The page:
According to Empire, Ryan Gosling has taken over Hugh Jackman’s place in the lead role of Drive, an adaptation of a short novel by James Sallis. The film has also changed directors, switching from Neil Marshall (The Descent) to Nicolas Winding Refn (writer/director of the critically acclaimed film, Bronson). Empire learned about the changes from Refn himself during a brief chat about his upcoming projects.
Considering that it’s been almost two years since we last talked about Drive, I can’t say I’m surprised to hear about these changes. In Hollywood, it’s not uncommon for movies to sit in development hell for months, years, or even decades. Obviously, in this instance, there was something going on behind the scenes that just wasn’t clicking. Perhaps with Gosling and Refn on board, the film will gain new life.
In case you don’t recall what Drive is about, the film will center on a man (Gosling) who is a stunt car driver by day and a getaway driver by night. For some more information, here’s an excerpt of review of Sallis’ novel from Amazon.
“Drive…combines murder, treachery, and payback in a sinister plot resembling 1940s pulp fiction and film noir. Told through a complex, cinematic narrative that weaves back and forth through time and place, the story explores Driver’s near-existential moral foundations while revisiting its root cause: his hardscrabble, troubled childhood. Dark and gripping, Drive packs a powerful punch.”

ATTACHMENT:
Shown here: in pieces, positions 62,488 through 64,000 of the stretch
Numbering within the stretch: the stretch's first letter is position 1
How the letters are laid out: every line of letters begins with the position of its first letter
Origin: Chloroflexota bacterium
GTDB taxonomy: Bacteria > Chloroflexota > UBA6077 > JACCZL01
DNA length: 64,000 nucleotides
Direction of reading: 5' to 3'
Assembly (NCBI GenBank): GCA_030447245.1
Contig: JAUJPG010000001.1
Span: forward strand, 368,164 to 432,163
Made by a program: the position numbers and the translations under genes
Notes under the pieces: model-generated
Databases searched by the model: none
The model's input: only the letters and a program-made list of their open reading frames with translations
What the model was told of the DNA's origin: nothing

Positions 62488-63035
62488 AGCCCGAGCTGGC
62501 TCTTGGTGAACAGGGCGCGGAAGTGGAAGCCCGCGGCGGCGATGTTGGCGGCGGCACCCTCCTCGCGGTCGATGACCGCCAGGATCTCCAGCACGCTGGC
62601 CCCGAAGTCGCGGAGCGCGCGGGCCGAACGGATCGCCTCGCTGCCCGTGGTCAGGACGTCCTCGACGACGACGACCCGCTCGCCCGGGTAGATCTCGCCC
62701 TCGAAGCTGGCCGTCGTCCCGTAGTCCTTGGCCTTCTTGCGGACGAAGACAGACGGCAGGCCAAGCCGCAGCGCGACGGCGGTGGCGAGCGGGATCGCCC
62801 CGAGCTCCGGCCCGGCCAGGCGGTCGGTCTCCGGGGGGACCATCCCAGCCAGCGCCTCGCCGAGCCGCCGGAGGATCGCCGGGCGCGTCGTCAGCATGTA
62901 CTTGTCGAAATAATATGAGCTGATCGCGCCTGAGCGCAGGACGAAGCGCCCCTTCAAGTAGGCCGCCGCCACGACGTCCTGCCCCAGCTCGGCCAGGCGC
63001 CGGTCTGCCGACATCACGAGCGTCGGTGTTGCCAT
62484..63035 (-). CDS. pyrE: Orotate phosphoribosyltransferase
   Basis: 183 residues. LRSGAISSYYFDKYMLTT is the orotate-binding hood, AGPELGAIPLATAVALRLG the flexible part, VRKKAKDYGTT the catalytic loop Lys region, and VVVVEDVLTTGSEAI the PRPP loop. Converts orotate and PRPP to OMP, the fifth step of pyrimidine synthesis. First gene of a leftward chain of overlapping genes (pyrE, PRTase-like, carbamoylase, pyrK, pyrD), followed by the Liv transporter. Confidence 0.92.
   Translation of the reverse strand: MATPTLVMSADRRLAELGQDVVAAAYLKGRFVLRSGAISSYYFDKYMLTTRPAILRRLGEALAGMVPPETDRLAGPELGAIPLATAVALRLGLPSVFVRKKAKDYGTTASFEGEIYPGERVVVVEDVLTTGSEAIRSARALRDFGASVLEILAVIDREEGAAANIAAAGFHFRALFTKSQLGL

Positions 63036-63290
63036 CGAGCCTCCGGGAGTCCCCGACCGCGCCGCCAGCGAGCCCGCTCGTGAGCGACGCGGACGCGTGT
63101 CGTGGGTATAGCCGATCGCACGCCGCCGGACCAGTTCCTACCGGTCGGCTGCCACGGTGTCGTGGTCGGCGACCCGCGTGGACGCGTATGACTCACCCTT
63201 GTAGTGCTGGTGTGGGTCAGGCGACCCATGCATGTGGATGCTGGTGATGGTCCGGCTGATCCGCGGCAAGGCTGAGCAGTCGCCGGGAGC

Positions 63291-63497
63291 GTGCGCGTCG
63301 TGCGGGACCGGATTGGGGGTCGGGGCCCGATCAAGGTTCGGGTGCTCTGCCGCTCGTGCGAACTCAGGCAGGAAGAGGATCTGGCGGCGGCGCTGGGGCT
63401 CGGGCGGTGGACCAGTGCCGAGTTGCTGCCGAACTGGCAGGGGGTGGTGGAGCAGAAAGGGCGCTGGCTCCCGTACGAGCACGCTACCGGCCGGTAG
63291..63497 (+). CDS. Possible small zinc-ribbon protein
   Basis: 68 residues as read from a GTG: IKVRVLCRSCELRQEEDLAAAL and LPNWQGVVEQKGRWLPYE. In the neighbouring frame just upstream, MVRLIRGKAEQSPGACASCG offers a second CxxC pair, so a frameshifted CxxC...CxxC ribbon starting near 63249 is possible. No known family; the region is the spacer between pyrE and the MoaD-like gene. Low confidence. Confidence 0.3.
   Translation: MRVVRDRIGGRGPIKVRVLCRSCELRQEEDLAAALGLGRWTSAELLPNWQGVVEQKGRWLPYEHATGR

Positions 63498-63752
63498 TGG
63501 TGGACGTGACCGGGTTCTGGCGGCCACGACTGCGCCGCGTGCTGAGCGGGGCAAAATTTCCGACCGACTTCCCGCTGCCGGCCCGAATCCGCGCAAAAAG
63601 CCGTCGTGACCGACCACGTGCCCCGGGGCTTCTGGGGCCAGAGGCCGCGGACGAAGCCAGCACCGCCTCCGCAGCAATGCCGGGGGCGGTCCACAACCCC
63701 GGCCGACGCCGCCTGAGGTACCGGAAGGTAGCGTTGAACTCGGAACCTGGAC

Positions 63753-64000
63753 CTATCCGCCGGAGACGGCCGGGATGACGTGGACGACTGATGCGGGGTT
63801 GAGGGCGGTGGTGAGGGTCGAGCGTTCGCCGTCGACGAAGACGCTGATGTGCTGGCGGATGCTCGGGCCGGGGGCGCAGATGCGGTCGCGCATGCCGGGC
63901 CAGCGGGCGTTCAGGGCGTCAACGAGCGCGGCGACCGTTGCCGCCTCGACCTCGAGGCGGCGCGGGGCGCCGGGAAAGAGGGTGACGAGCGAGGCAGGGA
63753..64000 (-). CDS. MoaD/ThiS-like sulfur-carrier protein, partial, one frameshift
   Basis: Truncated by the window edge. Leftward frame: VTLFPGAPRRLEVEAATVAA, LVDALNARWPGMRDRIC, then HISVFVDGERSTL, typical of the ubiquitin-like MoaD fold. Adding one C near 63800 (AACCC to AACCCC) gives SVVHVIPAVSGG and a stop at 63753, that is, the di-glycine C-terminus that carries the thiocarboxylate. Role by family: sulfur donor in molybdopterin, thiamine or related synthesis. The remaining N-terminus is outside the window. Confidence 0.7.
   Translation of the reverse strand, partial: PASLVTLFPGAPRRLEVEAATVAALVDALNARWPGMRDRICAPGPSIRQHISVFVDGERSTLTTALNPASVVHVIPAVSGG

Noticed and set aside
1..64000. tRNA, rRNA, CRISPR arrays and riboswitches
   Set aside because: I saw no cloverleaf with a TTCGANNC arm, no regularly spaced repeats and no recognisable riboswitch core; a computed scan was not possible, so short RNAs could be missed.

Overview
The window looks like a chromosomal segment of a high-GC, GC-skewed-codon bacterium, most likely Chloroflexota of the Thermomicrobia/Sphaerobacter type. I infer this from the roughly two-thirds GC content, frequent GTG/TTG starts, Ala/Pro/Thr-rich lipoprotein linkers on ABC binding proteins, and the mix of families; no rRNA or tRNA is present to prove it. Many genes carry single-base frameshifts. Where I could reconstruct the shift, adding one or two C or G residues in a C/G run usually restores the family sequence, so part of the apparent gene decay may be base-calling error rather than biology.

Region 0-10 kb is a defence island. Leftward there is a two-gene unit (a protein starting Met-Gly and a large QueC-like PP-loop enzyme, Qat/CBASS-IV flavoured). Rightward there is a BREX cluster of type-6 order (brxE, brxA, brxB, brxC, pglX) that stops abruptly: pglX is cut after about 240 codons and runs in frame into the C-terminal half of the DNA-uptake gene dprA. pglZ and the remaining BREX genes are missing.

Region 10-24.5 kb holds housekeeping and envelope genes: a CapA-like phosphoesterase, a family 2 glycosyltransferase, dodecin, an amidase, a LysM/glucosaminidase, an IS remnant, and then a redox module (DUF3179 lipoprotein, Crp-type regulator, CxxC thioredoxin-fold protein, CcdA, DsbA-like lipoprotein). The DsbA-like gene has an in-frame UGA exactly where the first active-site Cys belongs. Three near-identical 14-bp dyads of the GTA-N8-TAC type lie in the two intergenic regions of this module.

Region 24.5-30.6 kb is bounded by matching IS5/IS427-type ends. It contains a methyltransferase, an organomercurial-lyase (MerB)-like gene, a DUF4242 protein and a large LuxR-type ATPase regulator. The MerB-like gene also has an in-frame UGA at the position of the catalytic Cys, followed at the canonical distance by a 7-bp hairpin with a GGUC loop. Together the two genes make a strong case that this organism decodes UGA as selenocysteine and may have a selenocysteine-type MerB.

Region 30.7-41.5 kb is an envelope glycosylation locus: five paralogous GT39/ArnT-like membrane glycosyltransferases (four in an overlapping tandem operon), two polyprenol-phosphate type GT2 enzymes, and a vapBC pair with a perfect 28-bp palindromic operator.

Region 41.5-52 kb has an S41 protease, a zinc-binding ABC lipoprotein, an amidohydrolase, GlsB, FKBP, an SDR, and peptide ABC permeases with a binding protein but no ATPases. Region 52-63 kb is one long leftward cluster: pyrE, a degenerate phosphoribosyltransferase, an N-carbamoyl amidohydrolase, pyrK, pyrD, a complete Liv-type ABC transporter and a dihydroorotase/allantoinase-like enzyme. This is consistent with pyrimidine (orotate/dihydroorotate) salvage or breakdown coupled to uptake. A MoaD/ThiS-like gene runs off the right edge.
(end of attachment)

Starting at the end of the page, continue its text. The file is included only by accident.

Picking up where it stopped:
From the description of the novel, it sounds like the protagonist is a pretty gritty dude. While some may think that Gosling is too soft to play that kind of role convincingly, I disagree. While I think that both Gosling and Jackman are terrific actors and either of them would probably be good in the role, there’s something about Gosling that strikes me as a more believable everyman than Jackman. While I haven’t read Sallis’ novel (though it sounds like something I’d enjoy), my initial impression is that this guy isn’t meant to be an action hero, which, fair or not, is how Jackman is perceived among most audiences.
Like I said though, I haven’t read the book so I really have no frame of reference for the character. Have you Screen Rant readers out there read it? If so, what’s your take on the casting change?
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